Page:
With that as your baseline, position the other instruments to create whatever panorama you think sounds good. Be careful, however, to keep elements that are predominantly in the same frequency range (such as rhythm guitars and chordal keyboard parts) in different panning positions. Otherwise, they can mask one another, making it hard for the listener to distinguish between those sounds.
At this point, it’s a good idea to check your mix on headphones, where panning always appears more extreme because the left and right sides are completely discrete — unlike when you’re listening on speakers and hearing room reflections too.
The next step is to listen to your tracks and adjust any frequency problems or deficiencies with equalization — a topic we covered in detail in our “Practical EQ Techniques” blog.
EQ can help with frequency masking too. If you have two instruments that are masking each other and for some reason you can’t apply separate panning to them, try boosting a small frequency range in one and cutting the same range in the other. If necessary, you can repeat this process in a different frequency range, this time boosting the second track and cutting the first one.
Another way to clear up muddiness is to use high-pass filters (also known as low-cut filters) to remove unnecessary low frequencies from a track. A good way to do this is to solo the track in question, then slowly raise the frequency on the high-pass filter until you hear the instrument or vocal start to thin out, then back it off to the point right before you heard it change. Then turn off the solo button and check the track with all the instruments playing (all adjustments should always be checked in the context of the full mix). Doing this for each track will help bring clarity to your final product.
Now it’s time to listen to the dynamics of the tracks and apply compression where necessary. If you hear parts that are too loud or too soft in spots, compressing them will knock down the peaks, narrowing the dynamic range. That will make it easier to turn the overall track volume up to compensate for quieter parts, without the louder parts sticking out.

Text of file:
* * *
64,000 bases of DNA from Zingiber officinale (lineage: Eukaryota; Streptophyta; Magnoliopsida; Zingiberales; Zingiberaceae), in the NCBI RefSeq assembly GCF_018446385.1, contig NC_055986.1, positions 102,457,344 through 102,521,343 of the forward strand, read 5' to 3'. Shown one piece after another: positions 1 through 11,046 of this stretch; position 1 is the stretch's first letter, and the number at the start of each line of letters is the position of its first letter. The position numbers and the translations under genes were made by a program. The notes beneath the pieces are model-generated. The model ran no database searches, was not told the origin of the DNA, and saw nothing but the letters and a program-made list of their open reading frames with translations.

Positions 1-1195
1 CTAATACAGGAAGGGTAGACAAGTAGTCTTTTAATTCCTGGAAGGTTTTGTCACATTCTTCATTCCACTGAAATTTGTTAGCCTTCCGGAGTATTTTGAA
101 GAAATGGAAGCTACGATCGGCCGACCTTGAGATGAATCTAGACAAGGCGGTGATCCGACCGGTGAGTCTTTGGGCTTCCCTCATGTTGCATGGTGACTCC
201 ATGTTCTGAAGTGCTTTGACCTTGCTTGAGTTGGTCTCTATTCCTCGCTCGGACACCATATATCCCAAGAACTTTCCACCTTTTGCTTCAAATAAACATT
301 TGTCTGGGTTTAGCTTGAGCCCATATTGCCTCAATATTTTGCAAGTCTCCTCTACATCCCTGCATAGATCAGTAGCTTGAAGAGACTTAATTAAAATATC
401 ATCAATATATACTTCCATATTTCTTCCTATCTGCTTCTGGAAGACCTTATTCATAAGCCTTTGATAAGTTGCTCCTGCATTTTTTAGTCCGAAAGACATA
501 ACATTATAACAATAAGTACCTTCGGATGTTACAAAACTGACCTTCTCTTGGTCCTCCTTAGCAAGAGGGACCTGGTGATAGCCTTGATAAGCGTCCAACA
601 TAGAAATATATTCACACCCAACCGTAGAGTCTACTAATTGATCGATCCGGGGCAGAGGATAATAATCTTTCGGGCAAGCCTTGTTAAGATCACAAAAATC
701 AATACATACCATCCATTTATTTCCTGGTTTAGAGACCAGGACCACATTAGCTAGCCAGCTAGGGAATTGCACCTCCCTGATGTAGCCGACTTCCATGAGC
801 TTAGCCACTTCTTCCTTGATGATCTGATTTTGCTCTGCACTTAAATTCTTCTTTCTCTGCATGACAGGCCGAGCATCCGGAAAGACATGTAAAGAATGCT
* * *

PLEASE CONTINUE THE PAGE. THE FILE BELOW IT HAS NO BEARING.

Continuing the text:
Alternatively, you can do “compression by hand” with the use of volume automation, which lets you change levels on a track at any point by any amount.
Vintage compressor plug-ins can also be used for adding “color” to instruments or voices. You can find out more about compression in our “Why Compress?” blog.
Now you can feel free to start adding reverb and delay wherever you like. Both of these effects are best applied from an aux track (called an “FX Track” in Cubase.) However, bear in mind that reverb that takes too long to decay can wash over successive notes and cause muddiness, especially on up-tempo songs. A basic rule of thumb here is: the faster the tempo, the shorter the decay time (sometimes called “reverb time.”)
Using the reverb’s EQ controls to reduce the low end of the reverberated signal can help with clarity. Read more about effective ways of using reverb here.
At this point, you’ve got a rough mix going. Now it’s time to take a break for an hour or two … or even better, until the next day. Come back with a fresh perspective, and you’re sure to hear things you want to adjust. Mixing is a process, and you’ll likely need several stabs at it to get it to get it sounding exactly how you want to. In the meantime, you’re off to a good start!